CubFests are semi-formal gatherings of Farmall Cub and Cub Lo-Boy enthusiasts. Anyone can host a CubFest - all you need is a little room, some workshop space and an appreciation of this mighty little tractor. A good CubFest starts with people. Start talking with folks you know who own Cubs or Lo-Boys. See if they'd like to get together to talk tractors, share their expertise and, most importantly, show off their Cubs.
If you have never attended a Cubfest, it is advisable that you do so before hosting your own show. You can learn a lot about being a host by watching what goes on at a show you attend.
Many CubFests are strictly workshops where attendees can bring their Cub for help in making repairs or they simply bring the part needing repair such as a carb or magneto. Many other show up just to watch and learn. There are many variations of CubFests and not all are restricted to workshops. You, as the host, can determine what it is you want to do. The Buckeye Cub Tug CubFest for instance offers a Cub Tractor pull one day during the two day event. The Deep South CubFest (DSCF) offers shop work as well as plowing when the weather permits. The Barnyard Bash may have sickle mowing and plowing depending on weather along with workshops.
Here are some things to consider when you decide to host an event:
One day or two
Some CubFests are two days, but that is something you will have to decide. Some people can attend on Friday while others can only make it on Saturday. Then of course you have the die-hard Cubber who can be there two days. Many will travel eight to twelve hours and more to attend a CubFest. A two day event will make that long drive worthwhile to some people. Here again, you decide what you want to do.
Keep in mind, the main reason for a CubFest is working on Cubs and mingling with new found friends. Take into consideration any unfavorable weather. A rainy day can ruin a CubFest if there is no place to get in out of the weather.
A fairly well maintained shop makes for a great CubFest. While you don't need every tool your local Sears store carries, it is best to have a good bit of basic tools. Remember, there may be a complete Cub teardown or a final drive removal involved. The proper tools mean a lot.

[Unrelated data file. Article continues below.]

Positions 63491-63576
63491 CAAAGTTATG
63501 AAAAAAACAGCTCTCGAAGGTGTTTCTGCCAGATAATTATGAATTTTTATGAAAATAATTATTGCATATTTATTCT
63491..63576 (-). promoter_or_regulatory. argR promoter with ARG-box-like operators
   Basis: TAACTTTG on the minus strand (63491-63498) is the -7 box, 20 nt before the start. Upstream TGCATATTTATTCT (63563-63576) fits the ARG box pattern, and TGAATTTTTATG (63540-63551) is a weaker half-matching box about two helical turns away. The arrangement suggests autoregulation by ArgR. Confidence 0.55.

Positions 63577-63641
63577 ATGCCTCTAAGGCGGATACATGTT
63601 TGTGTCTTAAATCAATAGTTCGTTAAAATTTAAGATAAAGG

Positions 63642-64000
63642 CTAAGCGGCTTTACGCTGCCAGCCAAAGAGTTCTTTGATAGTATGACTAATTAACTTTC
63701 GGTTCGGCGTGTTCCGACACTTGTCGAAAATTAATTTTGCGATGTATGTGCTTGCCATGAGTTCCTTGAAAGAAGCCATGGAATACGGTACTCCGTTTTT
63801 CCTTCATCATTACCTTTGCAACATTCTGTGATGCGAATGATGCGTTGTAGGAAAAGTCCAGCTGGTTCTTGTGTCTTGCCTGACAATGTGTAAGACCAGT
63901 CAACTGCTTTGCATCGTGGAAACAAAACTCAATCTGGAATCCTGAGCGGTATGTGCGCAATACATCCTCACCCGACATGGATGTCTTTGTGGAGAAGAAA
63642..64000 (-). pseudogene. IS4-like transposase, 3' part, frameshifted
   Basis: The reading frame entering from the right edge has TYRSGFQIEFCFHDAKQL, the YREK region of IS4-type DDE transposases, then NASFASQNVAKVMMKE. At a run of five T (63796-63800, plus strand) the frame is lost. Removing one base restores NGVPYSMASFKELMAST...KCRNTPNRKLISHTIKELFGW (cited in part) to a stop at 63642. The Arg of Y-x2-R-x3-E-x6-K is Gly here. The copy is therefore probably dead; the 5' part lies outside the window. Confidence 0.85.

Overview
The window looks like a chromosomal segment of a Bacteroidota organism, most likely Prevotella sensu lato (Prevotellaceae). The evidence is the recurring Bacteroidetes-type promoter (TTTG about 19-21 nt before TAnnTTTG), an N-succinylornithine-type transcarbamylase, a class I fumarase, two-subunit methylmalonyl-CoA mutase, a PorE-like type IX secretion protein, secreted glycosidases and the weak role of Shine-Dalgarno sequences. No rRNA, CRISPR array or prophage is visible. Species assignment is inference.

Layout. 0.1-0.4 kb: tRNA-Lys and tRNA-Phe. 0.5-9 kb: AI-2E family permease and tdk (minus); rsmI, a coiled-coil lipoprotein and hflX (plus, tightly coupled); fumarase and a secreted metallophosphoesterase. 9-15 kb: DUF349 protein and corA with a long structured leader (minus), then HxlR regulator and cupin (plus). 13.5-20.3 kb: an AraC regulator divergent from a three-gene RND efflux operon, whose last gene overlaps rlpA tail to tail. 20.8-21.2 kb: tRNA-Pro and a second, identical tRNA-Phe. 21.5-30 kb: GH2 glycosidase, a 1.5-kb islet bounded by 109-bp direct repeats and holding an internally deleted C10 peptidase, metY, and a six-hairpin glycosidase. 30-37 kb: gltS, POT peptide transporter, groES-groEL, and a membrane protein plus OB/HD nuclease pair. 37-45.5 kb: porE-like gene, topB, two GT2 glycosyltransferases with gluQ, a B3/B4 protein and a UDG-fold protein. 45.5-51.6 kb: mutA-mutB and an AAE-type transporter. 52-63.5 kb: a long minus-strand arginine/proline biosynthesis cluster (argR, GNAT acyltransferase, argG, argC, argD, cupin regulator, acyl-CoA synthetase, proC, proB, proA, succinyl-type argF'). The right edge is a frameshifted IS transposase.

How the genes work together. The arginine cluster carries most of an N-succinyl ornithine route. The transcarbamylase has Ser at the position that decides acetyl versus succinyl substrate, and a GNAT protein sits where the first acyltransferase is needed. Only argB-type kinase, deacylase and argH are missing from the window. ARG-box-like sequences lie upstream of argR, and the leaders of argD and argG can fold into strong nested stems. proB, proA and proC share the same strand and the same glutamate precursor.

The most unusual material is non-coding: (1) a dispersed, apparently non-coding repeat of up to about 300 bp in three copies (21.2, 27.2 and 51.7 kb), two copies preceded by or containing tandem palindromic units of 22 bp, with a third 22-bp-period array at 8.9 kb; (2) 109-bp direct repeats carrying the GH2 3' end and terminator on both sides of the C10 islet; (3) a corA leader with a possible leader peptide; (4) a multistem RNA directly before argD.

Most CubFests provide lunch while others may have a breakfast and lunch, but that is an option. Other hosts simply let the guests brown bag it. If there are no restaurants nearby, you may want to consider having at least one meal. Your meal doesn't have to be big affairs, it could be a simple tray of cold cuts or you can fire up the grill. Don't be afraid to ask guests to bring a covered dish or snack. Most of the folks in attendance will probably be seasoned CubFest attendees. They will know what to bring.
Most CubFests provide at least one port-john for the guests.
Many members may drive sevral hours to attend your Fest. After a long day of fun they may prefer to settle down into a nearby motel for the night before heading home. While this is not a show stopper, you may want to provide your guests with some motel options before the arrive. Several Fests allow attendees to camp on site. These are generally self contained units so there is no need to worry about service, however it is common courtesy to inform travelers if you allow camping overnight.
There are more things to consider and those will be added as time goes on. Don't let organizing a CubFest scare you off. Think of it as just planning a big party.
The most important thing is to have fun with it.